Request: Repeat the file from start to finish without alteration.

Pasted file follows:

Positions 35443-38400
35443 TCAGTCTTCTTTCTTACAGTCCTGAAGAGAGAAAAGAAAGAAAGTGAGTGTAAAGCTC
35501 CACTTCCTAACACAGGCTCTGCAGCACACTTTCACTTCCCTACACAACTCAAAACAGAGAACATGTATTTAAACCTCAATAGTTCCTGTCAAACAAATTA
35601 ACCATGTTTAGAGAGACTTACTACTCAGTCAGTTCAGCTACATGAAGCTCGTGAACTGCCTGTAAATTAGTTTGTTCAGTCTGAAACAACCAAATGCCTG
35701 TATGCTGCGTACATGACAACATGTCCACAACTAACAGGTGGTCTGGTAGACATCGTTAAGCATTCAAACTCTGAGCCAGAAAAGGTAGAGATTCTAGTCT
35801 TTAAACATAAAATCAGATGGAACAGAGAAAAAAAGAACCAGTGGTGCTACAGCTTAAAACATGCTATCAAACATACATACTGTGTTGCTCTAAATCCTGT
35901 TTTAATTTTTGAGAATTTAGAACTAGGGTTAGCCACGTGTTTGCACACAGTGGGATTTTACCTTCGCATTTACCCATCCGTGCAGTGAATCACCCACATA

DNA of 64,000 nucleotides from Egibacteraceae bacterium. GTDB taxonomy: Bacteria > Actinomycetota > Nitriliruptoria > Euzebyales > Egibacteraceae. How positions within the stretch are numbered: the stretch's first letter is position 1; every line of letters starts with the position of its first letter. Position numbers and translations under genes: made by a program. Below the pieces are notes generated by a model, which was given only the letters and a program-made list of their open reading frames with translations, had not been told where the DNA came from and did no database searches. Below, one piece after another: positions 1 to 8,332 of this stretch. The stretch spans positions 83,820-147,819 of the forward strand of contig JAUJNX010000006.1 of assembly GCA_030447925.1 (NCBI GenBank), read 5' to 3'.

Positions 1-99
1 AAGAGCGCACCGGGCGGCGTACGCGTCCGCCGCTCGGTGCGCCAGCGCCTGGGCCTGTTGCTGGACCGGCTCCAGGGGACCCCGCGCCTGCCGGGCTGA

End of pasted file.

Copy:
Positions 35443-38400
35443 TCAGTCTTCTTTCTTACAGTCCTGAAGAGAGAAAAGAAAGAAAGTGAGTGTAAAGCTC
35501 CACTTCCTAACACAGGCTCTGCAGCACACTTTCACTTCCCTACACAACTCAAAACAGAGAACATGTATTTAAACCTCAATAGTTCCTGTCAAACAAATTA
35601 ACCATGTTTAGAGAGACTTACTACTCAGTCAGTTCAGCTACATGAAGCTCGTGAACTGCCTGTAAATTAGTTTGTTCAGTCTGAAACAACCAAATGCCTG
35701 TATGCTGCGTACATGACAACATGTCCACAACTAACAGGTGGTCTGGTAGACATCGTTAAGCATTCAAACTCTGAGCCAGAAAAGGTAGAGATTCTAGTCT
35801 TTAAACATAAAATCAGATGGAACAGAGAAAAAAAGAACCAGTGGTGCTACAGCTTAAAACATGCTATCAAACATACATACTGTGTTGCTCTAAATCCTGT
35901 TTTAATTTTTGAGAATTTAGAACTAGGGTTAGCCACGTGTTTGCACACAGTGGGATTTTACCTTCGCATTTACCCATCCGTGCAGTGAATCACCCACATA

DNA of 64,000 nucleotides from Egibacteraceae bacterium. GTDB taxonomy: Bacteria > Actinomycetota > Nitriliruptoria > Euzebyales > Egibacteraceae. How positions within the stretch are numbered: the stretch's first letter is position 1; every line of letters starts with the position of its first letter. Position numbers and translations under genes: made by a program. Below the pieces are notes generated by a model, which was given only the letters and a program-made list of their open reading frames with translations, had not been told where the DNA came from and did no database searches. Below, one piece after another: positions 1 to 8,332 of this stretch. The stretch spans positions 83,820-147,819 of the forward strand of contig JAUJNX010000006.1 of assembly GCA_030447925.1 (NCBI GenBank), read 5' to 3'.

Positions 1-99
1 AAGAGCGCACCGGGCGGCGTACGCGTCCGCCGCTCGGTGCGCCAGCGCCTGGGCCTGTTGCTGGACCGGCTCCAGGGGACCCCGCGCCTGCCGGGCTGA